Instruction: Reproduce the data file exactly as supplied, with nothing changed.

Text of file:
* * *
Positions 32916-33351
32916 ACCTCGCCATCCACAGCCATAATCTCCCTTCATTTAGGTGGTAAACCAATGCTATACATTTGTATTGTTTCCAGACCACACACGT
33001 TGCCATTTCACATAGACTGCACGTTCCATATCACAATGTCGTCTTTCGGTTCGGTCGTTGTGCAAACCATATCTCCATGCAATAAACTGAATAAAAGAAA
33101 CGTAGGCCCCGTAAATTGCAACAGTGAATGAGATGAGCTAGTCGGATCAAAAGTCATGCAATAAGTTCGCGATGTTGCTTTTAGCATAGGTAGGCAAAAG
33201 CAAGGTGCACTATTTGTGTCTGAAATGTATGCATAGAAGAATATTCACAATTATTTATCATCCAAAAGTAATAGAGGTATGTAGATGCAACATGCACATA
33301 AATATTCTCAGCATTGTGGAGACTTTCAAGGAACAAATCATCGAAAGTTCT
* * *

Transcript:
Positions 32916-33351
32916 ACCTCGCCATCCACAGCCATAATCTCCCTTCATTTAGGTGGTAAACCAATGCTATACATTTGTATTGTTTCCAGACCACACACGT
33001 TGCCATTTCACATAGACTGCACGTTCCATATCACAATGTCGTCTTTCGGTTCGGTCGTTGTGCAAACCATATCTCCATGCAATAAACTGAATAAAAGAAA
33101 CGTAGGCCCCGTAAATTGCAACAGTGAATGAGATGAGCTAGTCGGATCAAAAGTCATGCAATAAGTTCGCGATGTTGCTTTTAGCATAGGTAGGCAAAAG
33201 CAAGGTGCACTATTTGTGTCTGAAATGTATGCATAGAAGAATATTCACAATTATTTATCATCCAAAAGTAATAGAGGTATGTAGATGCAACATGCACATA
33301 AATATTCTCAGCATTGTGGAGACTTTCAAGGAACAAATCATCGAAAGTTCT